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Re: The Lake Psittacosaurs
> > PSITTACOSAURUS FROM THE LAKE
> > Greg Paul notes that Ji has said that there are psittacosaurs found in the
> > lake with scaly skin (darn!). Does anyone know where these are to be
> > published, if at all, and does anyone have any idea which of the 7 or 8
> > valid
> > psittacosaur species these might be? I know that Psittacosaurus
> > mongoliensis
> > and P meileyingensis are found in Liaonang Provence. Are they one of these?
> > If they are P mongoliensis, then the age of the Yixian Formation is almost
> > certainly Early Cretaceous, rather than Late Jurassic as it is unlikely that
> > either species lasted more than 20 or 25 million years.
I don't think that the verdict was out as of August 97 for which
spp. of _Psittacosaurus_ those specimens are. The stuff coming out of
the Juifotang Formation, which overlies the Yixian and is the one where
the majority of the psittacosaur material is found (enough so that I
would almost believe terrestrial, vertebrate biostratigraphy if it were
done here...) is _P. mongoliensis_ for the most part. The Juifotang is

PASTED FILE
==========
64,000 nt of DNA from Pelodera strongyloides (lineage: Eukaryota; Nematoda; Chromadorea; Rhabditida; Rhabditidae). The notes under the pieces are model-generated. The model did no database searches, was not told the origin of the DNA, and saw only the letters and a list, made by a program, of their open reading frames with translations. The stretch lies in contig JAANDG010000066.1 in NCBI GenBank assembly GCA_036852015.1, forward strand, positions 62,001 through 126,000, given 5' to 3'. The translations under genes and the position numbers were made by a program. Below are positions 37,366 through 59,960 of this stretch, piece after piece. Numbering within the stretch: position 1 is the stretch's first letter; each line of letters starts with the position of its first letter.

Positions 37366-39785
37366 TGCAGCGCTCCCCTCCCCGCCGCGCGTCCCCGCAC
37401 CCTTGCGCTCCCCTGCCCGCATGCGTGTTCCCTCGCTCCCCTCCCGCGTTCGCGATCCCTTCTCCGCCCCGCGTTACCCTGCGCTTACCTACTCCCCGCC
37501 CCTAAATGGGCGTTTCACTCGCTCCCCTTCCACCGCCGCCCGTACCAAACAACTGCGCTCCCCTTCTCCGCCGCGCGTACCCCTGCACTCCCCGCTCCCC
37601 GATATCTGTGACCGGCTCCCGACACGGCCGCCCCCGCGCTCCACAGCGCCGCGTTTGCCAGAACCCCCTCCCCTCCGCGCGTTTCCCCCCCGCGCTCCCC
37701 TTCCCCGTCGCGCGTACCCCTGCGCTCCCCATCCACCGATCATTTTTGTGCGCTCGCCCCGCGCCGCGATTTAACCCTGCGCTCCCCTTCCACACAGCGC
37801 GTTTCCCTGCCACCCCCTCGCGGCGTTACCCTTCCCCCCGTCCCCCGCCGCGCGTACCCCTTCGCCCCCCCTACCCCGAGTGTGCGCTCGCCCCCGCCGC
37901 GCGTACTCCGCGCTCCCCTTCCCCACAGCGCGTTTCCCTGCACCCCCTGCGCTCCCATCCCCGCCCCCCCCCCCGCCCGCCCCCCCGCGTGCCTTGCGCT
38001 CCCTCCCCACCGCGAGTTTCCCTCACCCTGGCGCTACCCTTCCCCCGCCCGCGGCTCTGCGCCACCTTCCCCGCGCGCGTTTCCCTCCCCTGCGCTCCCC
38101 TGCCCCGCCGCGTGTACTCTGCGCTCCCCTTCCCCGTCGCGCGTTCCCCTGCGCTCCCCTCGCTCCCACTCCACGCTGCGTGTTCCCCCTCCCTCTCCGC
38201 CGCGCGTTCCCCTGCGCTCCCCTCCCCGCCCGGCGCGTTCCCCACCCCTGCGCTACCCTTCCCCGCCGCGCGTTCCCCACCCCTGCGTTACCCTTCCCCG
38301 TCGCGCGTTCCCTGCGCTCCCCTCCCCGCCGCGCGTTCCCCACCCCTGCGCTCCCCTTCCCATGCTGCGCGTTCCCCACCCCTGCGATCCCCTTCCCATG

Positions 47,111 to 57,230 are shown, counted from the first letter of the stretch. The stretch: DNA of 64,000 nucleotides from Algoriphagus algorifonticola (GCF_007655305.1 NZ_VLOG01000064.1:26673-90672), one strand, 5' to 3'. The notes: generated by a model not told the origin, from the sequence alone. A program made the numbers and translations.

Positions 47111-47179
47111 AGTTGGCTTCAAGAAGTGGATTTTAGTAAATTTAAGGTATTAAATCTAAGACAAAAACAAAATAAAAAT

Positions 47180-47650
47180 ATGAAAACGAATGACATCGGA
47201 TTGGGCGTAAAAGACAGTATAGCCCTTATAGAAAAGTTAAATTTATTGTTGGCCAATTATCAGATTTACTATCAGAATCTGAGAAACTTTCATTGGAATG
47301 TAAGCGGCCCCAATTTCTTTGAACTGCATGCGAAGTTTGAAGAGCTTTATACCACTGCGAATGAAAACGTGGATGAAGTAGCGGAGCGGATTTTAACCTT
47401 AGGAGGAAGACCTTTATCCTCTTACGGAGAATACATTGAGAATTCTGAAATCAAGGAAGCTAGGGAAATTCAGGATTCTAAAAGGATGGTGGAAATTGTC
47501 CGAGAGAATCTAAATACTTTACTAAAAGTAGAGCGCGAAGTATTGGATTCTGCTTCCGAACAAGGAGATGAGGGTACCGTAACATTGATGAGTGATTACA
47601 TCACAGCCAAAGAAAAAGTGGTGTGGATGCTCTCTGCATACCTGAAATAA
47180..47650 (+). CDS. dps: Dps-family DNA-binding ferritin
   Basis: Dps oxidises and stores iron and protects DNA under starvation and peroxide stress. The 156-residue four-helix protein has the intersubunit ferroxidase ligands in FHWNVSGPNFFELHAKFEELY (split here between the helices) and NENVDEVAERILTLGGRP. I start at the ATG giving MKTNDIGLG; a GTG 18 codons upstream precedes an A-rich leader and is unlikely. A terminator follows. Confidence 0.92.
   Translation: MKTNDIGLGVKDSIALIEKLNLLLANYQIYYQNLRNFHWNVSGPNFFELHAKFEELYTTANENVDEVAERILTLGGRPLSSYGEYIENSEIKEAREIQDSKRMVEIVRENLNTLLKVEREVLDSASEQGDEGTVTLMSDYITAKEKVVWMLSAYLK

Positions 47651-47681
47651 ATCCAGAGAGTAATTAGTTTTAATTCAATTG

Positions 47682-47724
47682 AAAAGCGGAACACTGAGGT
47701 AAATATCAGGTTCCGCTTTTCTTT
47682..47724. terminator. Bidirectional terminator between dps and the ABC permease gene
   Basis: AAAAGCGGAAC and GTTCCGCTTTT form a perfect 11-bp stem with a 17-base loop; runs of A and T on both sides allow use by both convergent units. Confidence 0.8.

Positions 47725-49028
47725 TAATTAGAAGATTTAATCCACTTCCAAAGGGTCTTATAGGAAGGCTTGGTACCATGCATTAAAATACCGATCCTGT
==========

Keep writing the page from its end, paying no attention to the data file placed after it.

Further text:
pretty likely Berramian in age.
> I have seen, photographed, video taped and drawn 3 specimens from THE
> LAKE. One had a really good skull with premaxillary fangs, but now feet
> and tail was missing. The others weren't that well preserved. Some did
> have skin impressions. The first specimen I noted that and asked the
> 'owner' of it and he said now, but the last one he said that it that one
> had skin impressions, the same as the first.
THE LAKE. What does that mean? Why does everyone keep calling
it THE lake?! Which lake? Are you sure it was one lake, even at
Sihetun? Damn, I wish we had that kind of temporal resolution and
control on the sedimentation...
Hmmmm...the Yixian psittacosaurs I saw were not in lacustrine
rocks. They were in lake margin rocks. and they didn't come from
Sihetun (though very close). I know this might sound like we are
splitting hairs here. Lacustrine rocks--lake margin sediments. So what?
Well, let's just think for a minute about this ridiculus hypothesis that
was circulated last year at SVP about the "sub-aquatic" habits of
_Sinosauropteryx_. Whether or not the specimens of _Sinosauropteryx_ had
come from lacustrine sediments or say, fluvial overbanks (which can look
just like lake margin rocks in the right environment...) might have been
a nice point to have to refute or support that hypothesis, no?
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